You don't have to be a skeet champion to consistently bag birds. Here's how to set up shots at ducks and geese that are so easy, even you can't miss!
The old guy stunk at skeet. I mean, he was a positively terrible shotgunner. But his Polaroids from the duck blind told a different story.
I ain't a great shot, he said repeatedly. But I've learned to put birds in my lap so I don't have to be.
Basically, the old-timer used hard-earned knowledge and experience to create the best possible shooting opportunities — the wings-back, feet-down gimmes that lead to doubles, triples and quick limits. And the principles he used can help you increase your bird pile while decreasing your ammo bill.
That doesn't mean we shouldn't strive to become better wing-shooters. Still, most of us reach shooting plateaus after a while, and striving to create easier chances can boost efficiency. Try these tips to put birds in your face for sure-kill shots.
Most guys locate birds and plop down right on the X. That's usually fine, but some situations demand that you tweak your location based on how birds will likely approach. The basics — where birds are traveling and where they want to congregate — provide a starting point. But always consider the wind, sun and other environmental factors when picking a setup.
For example, it's always wise to keep the rising or setting sun behind you so it obscures the vision of approaching birds and helps conceal you. Likewise, when hunting during a fairly strong wind, place your boat or blinds to one side of your decoys, not directly upwind. Otherwise, approaching ducks or geese will be looking right at you as they cup in. In both situations, setting up with a crosswind or quartering wind might actually help birds finish closer.
In addition, always consider cover when choosing a setup. I'd rather set up a few yards off a hot feed or travel route if a secondary spot offers superior concealment. Ducks and geese simply won't finish if they see something out of place.
I'm a broken record about the importance of cover, but it's true. Concealment comes in many forms — vegetation, shoreline rocks, tall trees or horizontal blinds that hide your profile — but you can't take it for granted, and you rarely have too much. If you become invisible, ducks and geese will focus on your decoys and calling. They'll be more relaxed and finish far better than if they were suspicious.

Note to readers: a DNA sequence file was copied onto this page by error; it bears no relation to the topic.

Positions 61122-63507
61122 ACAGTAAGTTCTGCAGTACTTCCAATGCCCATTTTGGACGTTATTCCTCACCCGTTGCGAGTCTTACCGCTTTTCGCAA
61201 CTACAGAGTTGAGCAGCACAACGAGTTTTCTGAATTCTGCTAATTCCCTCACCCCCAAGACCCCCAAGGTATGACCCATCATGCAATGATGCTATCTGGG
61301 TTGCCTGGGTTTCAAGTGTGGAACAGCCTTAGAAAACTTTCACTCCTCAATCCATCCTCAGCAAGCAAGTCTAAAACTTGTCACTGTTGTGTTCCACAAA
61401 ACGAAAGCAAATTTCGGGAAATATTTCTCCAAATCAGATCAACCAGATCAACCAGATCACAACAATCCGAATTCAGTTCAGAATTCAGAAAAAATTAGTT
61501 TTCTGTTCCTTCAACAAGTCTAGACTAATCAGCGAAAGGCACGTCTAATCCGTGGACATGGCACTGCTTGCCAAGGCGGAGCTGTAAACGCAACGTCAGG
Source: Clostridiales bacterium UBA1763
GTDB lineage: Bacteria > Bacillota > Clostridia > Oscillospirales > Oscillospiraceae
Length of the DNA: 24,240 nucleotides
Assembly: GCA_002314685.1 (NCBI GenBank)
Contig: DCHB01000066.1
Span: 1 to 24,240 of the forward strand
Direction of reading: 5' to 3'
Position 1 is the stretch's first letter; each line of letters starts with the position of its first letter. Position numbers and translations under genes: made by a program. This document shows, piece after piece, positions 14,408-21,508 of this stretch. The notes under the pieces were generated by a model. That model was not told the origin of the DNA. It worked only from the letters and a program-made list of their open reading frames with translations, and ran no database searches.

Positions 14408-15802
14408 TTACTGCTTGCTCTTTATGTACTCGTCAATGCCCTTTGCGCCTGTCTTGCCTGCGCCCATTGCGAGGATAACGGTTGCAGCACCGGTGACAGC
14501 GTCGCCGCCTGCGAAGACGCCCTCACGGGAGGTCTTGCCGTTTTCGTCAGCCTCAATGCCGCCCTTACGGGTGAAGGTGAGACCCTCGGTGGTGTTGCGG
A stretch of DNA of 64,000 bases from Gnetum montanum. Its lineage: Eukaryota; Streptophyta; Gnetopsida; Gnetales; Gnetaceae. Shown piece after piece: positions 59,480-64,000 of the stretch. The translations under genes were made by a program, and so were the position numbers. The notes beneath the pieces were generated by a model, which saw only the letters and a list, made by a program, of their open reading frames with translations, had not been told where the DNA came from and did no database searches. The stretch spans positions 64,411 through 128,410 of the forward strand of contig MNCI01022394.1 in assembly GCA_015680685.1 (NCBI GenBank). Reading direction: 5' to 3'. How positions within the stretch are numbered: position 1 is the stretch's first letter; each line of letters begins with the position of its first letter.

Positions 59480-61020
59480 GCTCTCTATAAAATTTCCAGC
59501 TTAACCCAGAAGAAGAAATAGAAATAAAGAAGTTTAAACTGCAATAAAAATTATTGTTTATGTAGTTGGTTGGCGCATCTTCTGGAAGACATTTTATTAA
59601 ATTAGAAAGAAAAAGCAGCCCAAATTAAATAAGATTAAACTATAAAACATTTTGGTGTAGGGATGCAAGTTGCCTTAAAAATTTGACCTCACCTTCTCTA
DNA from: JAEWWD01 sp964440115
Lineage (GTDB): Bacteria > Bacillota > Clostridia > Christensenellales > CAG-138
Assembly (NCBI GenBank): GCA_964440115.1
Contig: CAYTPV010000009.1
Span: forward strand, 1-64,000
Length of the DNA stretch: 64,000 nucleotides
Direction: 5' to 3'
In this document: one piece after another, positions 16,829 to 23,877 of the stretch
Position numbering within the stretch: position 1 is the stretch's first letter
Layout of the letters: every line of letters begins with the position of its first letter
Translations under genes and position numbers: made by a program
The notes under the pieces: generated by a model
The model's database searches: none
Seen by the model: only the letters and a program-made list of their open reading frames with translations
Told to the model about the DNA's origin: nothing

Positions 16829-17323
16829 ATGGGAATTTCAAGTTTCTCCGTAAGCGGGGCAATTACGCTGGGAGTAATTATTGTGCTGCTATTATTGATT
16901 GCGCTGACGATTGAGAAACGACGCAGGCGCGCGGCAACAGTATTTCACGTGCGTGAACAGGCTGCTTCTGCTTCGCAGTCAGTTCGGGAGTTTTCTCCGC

First and foremost, always try to eliminate your profile by having adequate cover behind you or to your side. That might involve crouching by a rock pile, hugging a gum tree or sitting in tall cattails. Second, try to match the hatch by making sure your boat, blind and clothing blend into the environment. Great camo — such as Realtree Max-5 and Timber — helps, especially in open areas. Also, use natural materials — grass, weeds, brush or crop waste, for example — to hide sharp edges and unnatural colors. Oh, and cover your face. Nothing shines in the sun like rosy cheeks and a big forehead.
Some days, birds might splash down amid a shapeless, random mass of decoys. Careful configuration of your spread, however, will guide their approach and dictate their landing area.
Whether you're hunting with 12 mallard floaters or 150 magnum bluebill blocks, always leave a generous landing area, or kill hole, where birds want to land. Position your boat or blind within easy shooting distance of that hole.
Further, consider the birds you're hunting. Diving ducks love to fly over their own kind on approach, much like following a runway. That's why long tails stretching downwind from a main spread work well to guide them home. Puddlers often act in opposite fashion, preferring to sail down in a more vertical approach to open holes. Clearly define your puddler kill hole by plugging gaps in your spread with more decoys.
And always consider motion, especially on relatively calm days. Spinners, pulsators, jerk strings or swimming decoys can spell the difference between fooled birds and flaring flocks.
Some days, calling seems to have little effect on waterfowl, especially ducks. But in other situations — flooded timber or during foggy conditions, or when running traffic fields for geese, for example — sounding like a real bird pays off big. And many other days, well-timed quacks, chuckles, whistles, clucks or come-back calls might help otherwise hesitant ducks or geese flip their wings and approach even a few yards closer.
The bottom line? Learn to sound like ducks and geese. It'll never hurt your success. And when sound becomes important, solid calling skills often get birds closer for better shots.
All the aforementioned considerations are moot if you don't know when to call the shot. Every year, I see guys jump up and pound away at 40-plus-yard birds that would have floated into their laps. And just as often, I watch pit bosses wait a second too long, only to leave their charges shooting at the butts of departing ducks or geese.
This skill has no secrets. Observe birds and their body language to determine the best possible time to say shoot. Sometimes, that means ducks or geese are mere feet off the water, hovering almost motionless. In other cases, it might involve birds that hit the 30-yard-mark but then decided to continue on. Only experience can teach you when the time is right.
Oh, one more thing: Don't let ducks or geese get too close. A 10-yard shot might look appealing, but it's awfully easy to miss a bird when your pattern is the size of a nickel. Then again, that's a pretty good problem to have.
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